Joy is something other than pleasure. Joy is the feeling of being in sync with life,
in tune with the Mystery. One may have all the pleasure in the world and yet feel
out of tune with life; but one may, by contrast, be screaming in anguish and yet hear
deep inside the music of joy, a counterpoint bass line as it were.
Don’t let all this talk about spiritual emotions leave you feeling inadequate. I'm inspired by Brother David’s example, but I am confident his joyfulness is beyond me. We’re not responsible for being Br. David for the simple reason we are not Br. David. Instead we are called to be moving, however slowly, toward joy. And that is enough.
Note: Engaging suffering requires skill as well as courage and determination. A series on grief will be coming soon.
Quote taken from I Am Through You So I, David Steindl-Rast, OSB, p. 107
God, grant me
the serenity to accept the things I cannot change
the courage to change the things I can
and the wisdom to know the difference
First, let me make it perfectly clear I think parking an infant on top of a Great Dane is a terrible idea. But the photo illustrates a point, which I'll get to in a minute.
If we're honest, one reason we're drawn to seek spiritual resilience is that we want to feel better. Whether we're coping with relationship issues, financial stress, loss of a loved one or the uncertainty brought on by a pandemic, we would like to be able to reduce the wear and tear on our emotions. Spiritual resilience includes the ability to enjoy life at a higher level and to waste less time spinning our wheels. But spiritual resilience offers more.
In previous posts we looked at the deeper dimensions of gratitude, hope and joy. We distinguished between gratitude and simple enjoyment; hope and optimism; joy and happiness. We said spiritual emotions were not simply an escape from pain but rather resulted from our ability to transcend pain by tapping into an underlying sacred dimension.
Today we'll spend some time considering the spiritual emotions of serenity and awe; we'll tackle compassion and inspiration next week. At the end of this post we'll also take a look at our body's information feedback system and the impact it has on our emotional state.
I chose the above photo because the baby and dog look pretty darn serene--and because I figured you'd already seen more than your share of photos of peaceful moonlit lakes. In reality, while spiritual serenity tops our innate fight-or-flight response, it is not to be confused with a numbed-out, frozen emotional state or with being asleep.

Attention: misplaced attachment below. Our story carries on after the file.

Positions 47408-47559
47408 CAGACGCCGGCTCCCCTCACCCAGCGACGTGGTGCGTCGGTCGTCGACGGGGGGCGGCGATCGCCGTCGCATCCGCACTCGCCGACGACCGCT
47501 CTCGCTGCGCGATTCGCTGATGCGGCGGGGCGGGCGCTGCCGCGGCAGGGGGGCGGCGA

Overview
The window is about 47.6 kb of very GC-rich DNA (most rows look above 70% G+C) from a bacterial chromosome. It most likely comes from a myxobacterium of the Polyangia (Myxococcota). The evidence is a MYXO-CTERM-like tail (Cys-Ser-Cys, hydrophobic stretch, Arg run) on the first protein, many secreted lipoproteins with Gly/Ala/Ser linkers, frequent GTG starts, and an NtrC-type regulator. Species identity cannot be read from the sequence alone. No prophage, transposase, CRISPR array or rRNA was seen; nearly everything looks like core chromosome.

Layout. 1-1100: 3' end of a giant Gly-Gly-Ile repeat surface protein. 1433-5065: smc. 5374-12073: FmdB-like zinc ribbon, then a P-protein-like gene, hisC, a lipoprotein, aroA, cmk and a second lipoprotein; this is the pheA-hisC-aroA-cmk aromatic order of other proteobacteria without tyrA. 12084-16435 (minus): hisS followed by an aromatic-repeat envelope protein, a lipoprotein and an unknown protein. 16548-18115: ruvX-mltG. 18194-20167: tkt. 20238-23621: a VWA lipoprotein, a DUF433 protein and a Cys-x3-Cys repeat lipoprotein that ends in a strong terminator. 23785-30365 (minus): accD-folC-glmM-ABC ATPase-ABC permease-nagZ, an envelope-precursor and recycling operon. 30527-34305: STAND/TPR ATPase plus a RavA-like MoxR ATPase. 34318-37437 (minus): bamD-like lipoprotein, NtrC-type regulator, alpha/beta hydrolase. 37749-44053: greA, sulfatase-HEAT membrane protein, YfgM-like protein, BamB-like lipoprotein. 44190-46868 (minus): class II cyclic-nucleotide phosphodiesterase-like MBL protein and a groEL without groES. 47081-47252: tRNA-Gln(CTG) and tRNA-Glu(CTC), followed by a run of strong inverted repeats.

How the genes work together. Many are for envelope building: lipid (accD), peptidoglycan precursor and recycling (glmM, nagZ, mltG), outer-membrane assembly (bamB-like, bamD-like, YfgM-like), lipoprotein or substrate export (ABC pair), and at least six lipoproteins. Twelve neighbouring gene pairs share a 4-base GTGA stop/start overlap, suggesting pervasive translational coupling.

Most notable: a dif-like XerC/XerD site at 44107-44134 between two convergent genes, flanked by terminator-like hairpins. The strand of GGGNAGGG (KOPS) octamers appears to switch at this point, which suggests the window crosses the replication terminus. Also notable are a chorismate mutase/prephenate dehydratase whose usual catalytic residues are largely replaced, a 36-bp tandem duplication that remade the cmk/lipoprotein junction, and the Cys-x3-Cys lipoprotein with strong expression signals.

Serenity is an indication that we are at peace with ourselves and our world. It arises not from a lack of caring but rather from a deep acceptance of what is and the ability to see life in perspective.
Serenity can spring from a variety of sources. Buddhist serenity rests on the insight that everything changes and that our attachments and attempts to be in control are futile. A Christian’s serenity is rooted in Jesus’ example and ultimate triumph over suffering and death. The word Islam translates as the serenity that comes from surrendering to God, while Jewish serenity trusts in God’s covenant even in the face of persistent persecution and tragedy.
Serenity is a peace that transcends current circumstances and rests in the very deepest recesses of our hearts. Br. David Steindl-Rast writes that serenity comes from a radical trust—trust in life and trust in God. He says, “Going forward in faith is not a train ride; it’s more like walking on water. The life of faith is a continual test of trust.”
Peter was able to walk on water until his trust wavered. Serenity lies in being able to keep our eyes on the prize and find the calm center of the storm even when the wind and the waves are churning around us.
Awe stops us in our tracks when we come upon a sunset, a night sky sprinkled with stars, or a large body of water. Awe automatically makes us aware of scale: our tiny presence in the face of some kind of immensity. When we look at a night sky we usually feel small in a good way (unless we’re feeling particularly lonely or confused, when a night sky has might heal us - or make us feel a whole lot worse.)
When we encounter the truly awesome, we are reminded that we are not the masters of the universe - and that we and the universe are the better for that fact. We have a sense of being part of something greater than ourselves, something completely outside our control. Awe transcends logic and is beyond argument; it is a way of directly knowing.